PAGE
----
There were two gifts in our cabin upon arrival. First was the magnetic whiteboard that we could slap on our door. The second were EDSea water bottles that we found on our bed. These were a nice added treat and would become helpful throughout the trip for quenching our late-night thirst. There were water refill stations at every stage; you could also get free water from the bar, and even though you weren’t supposed to refill at the buffet, it wouldn’t stop anyone either.
Other gifts that arrived throughout the week included EDSea luggage tags and sleep masks, the daily paper schedules, and information about what would be happening. It was a nice touch that added to the experience.
Let’s talk about the food on EDSea before I get into what made this trip truly memorable.
I’ve seen several comments online about the food and its quality, or lack thereof, so here’s my take. If you want the best food on board, you’ll need to pay for it. Cagney’s Steakhouse was on par with those found on land, and I heard great things about the Teppanyaki restaurant on board as well. That said, the other free options were not bad in the slightest.
We never had to wait more than a few minutes to get a table at Savor or Taste, the two free restaurants on board, and the dishes we ordered were tasty. That said, it did take some time to get the food we ordered, but our waiter was attentive and happy to keep getting us drinks from the bar. The Garden Cafe was the move if you wanted a quick bite to eat. This buffet had a wide variety of options, and as long as you went at the beginning or middle of service, it was fresh, too. There was a plethora of seating, but please make sure to washy washy before entering.
Late-night bites were found on Deck 17 at the American Diner, with plentiful grab-and-go options. This ranged from burgers and hot dogs to other munchy-ready meals. All of it was quick, easy, and perfect to help you refuel when you were still dancing at 4am. I think I ate here at least once every night. It was a blessing for this night owl.
As for the drinks, here’s a pro tip: Say the exact alcohol you want when ordering, especially if you purchased the premium drink package. If you order a “Vodka and Pineapple,” the bartender typically will default to the well and not the premium options. Know your liquor and order accordingly.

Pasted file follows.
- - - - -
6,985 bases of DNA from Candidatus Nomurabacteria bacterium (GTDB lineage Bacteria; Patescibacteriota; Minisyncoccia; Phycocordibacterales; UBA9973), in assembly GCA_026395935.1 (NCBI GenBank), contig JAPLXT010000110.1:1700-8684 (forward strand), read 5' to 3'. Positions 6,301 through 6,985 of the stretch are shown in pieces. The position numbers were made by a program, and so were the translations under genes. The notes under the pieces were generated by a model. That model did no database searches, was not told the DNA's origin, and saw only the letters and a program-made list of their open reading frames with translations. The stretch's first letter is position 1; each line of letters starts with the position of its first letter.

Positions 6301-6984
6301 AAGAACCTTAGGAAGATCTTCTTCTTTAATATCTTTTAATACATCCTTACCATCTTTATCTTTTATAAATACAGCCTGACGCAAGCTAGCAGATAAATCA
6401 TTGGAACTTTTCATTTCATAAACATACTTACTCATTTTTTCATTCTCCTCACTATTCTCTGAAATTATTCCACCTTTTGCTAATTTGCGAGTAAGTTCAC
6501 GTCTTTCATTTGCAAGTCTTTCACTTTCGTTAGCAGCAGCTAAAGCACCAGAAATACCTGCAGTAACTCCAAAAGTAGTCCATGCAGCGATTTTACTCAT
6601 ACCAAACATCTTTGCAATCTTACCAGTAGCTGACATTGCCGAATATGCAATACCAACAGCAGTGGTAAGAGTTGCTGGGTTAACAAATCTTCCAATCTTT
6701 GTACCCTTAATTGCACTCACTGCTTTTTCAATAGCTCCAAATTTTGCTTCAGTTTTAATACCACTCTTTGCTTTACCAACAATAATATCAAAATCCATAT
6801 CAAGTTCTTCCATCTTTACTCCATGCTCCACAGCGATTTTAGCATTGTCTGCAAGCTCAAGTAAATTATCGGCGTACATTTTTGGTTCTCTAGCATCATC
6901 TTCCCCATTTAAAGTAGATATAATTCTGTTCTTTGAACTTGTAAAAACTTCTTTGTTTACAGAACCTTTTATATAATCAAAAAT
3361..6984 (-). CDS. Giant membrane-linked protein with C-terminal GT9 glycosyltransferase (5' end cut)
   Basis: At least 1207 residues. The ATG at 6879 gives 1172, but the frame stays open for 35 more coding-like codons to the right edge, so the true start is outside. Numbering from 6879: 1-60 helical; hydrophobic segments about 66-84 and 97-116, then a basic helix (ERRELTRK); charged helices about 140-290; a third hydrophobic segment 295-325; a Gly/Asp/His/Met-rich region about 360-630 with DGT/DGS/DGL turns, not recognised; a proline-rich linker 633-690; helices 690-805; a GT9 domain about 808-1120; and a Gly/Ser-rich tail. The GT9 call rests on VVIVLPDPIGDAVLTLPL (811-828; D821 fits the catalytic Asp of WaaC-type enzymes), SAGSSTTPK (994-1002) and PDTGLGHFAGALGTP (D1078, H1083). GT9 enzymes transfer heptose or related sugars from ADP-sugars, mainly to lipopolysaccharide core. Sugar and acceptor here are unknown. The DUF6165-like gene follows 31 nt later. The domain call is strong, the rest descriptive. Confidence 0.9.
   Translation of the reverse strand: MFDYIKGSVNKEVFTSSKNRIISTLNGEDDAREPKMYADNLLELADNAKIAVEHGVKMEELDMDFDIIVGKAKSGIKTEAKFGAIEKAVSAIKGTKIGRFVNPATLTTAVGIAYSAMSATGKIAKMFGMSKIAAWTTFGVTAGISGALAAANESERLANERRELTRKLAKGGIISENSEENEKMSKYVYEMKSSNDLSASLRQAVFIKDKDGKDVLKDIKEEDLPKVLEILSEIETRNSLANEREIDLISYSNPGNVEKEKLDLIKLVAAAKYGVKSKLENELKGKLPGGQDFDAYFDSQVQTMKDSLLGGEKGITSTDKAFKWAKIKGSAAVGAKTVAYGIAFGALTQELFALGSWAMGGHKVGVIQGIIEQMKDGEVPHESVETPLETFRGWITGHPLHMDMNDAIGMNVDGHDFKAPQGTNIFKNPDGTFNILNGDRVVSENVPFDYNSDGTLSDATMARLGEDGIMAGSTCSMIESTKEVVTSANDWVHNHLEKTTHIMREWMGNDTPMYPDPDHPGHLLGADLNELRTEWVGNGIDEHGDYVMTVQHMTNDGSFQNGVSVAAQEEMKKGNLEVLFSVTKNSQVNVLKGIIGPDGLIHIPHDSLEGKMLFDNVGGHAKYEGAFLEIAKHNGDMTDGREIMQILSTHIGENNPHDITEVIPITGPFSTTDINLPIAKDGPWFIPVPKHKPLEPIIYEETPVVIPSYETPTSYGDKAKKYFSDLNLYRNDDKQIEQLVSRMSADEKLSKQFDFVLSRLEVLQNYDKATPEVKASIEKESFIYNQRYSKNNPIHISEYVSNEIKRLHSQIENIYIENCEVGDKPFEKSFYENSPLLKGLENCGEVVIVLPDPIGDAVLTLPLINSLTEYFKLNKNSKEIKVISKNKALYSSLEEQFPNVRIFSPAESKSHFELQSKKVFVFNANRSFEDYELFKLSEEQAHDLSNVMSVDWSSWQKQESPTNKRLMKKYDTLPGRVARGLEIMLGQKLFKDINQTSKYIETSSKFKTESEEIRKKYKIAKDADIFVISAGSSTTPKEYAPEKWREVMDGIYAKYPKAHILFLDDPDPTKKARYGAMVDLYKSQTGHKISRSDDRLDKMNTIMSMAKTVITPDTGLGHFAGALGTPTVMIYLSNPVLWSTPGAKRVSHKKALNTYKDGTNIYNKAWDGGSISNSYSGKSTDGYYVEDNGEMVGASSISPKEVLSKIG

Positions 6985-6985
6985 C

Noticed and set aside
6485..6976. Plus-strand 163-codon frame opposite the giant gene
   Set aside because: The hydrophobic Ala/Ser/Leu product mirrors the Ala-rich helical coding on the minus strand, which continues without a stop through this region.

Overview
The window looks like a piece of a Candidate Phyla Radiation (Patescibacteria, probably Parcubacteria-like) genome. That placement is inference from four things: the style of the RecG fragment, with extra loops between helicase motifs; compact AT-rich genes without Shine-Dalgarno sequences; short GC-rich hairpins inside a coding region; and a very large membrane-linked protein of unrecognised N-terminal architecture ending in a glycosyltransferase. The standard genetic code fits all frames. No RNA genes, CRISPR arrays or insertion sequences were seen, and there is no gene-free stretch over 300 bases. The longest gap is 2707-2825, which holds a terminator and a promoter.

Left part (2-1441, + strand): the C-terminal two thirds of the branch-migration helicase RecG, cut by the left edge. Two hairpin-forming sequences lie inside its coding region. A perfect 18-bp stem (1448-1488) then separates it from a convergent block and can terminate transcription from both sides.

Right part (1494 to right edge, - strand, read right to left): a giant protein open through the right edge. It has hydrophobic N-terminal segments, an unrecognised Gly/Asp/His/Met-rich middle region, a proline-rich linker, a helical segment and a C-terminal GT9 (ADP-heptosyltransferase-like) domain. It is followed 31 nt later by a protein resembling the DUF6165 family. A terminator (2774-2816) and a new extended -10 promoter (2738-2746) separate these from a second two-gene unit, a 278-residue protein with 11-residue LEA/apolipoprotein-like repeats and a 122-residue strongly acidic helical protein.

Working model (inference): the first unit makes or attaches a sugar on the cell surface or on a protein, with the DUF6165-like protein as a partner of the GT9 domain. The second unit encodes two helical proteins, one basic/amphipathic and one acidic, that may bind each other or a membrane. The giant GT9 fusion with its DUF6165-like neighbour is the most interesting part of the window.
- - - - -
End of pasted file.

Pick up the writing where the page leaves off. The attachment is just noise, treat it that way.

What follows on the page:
Insomniac kicked the immersion into full gear on the production front for EDSea.
If there’s one thing that Insomniac has become known for, it’s their immersive production at festivals. And while the Norwegian Joy could only be transformed to a certain point , I think they did a great job making EDSea feel like something special.
The stages were pretty solid. Kinetic Ocean was the first standout, with its towering owl guards evoking the EDC vibes. Other stages, from the Deep Dive Disco (which moved from the Q Texas Smokehouse to the Joy Theater) to Neon Splash, featured high-quality sound, lighting, and even some minimal pyrotechnics. The Rave Cave might’ve been my favorite, as this small, intimate space was decked out with some cool beanbags and intricate details.
The Pearl, ever-suggestive and smack dab in the middle of the ship, felt like it was consistently the loudest of the stages due to its location in the Atrium. The Nest was nearby and a solid escape from that madness. You could even get down to some beats while gambling with the artists playing on the Kandi Casino stage. Speaking of the casino, the EDSea branded felts and chips for the table games, and fun bonus items like Insomniac stickers in the coin-pushers were a nice added touch.
Performers were also all over the place throughout most of EDSea. Whether you went to the character breakfast, were dancing, joined in on some fun with the clowns, or found yourself next to a giant octopus flailing their arms, these performers helped make the experience even more magical. I also loved that Frick Frack Blackjack would pop up throughout the ship; I wasn’t expecting them to be there!
The dynamic EDSea lineup was an even bigger surprise once on board.
Insomniac is known for showcasing pretty much every major genre at EDC, and this held true on EDSea as well. Whether you wanted house, techno, dubstep, trap, drum and bass, progressive, hard dance, or trance, there was at least one artist to satiate your cravings. Standouts for me included Sara Landry, AFROJACK, Dimension, Benny Benassi, Le Youth, Massane, Nils Hoffmann, Jerro, Lady Faith, Rohaan, REAPER, Rossy, Wuki, SIDEPIECE, Noizu, Westend, and Code Black, but everyone threw down.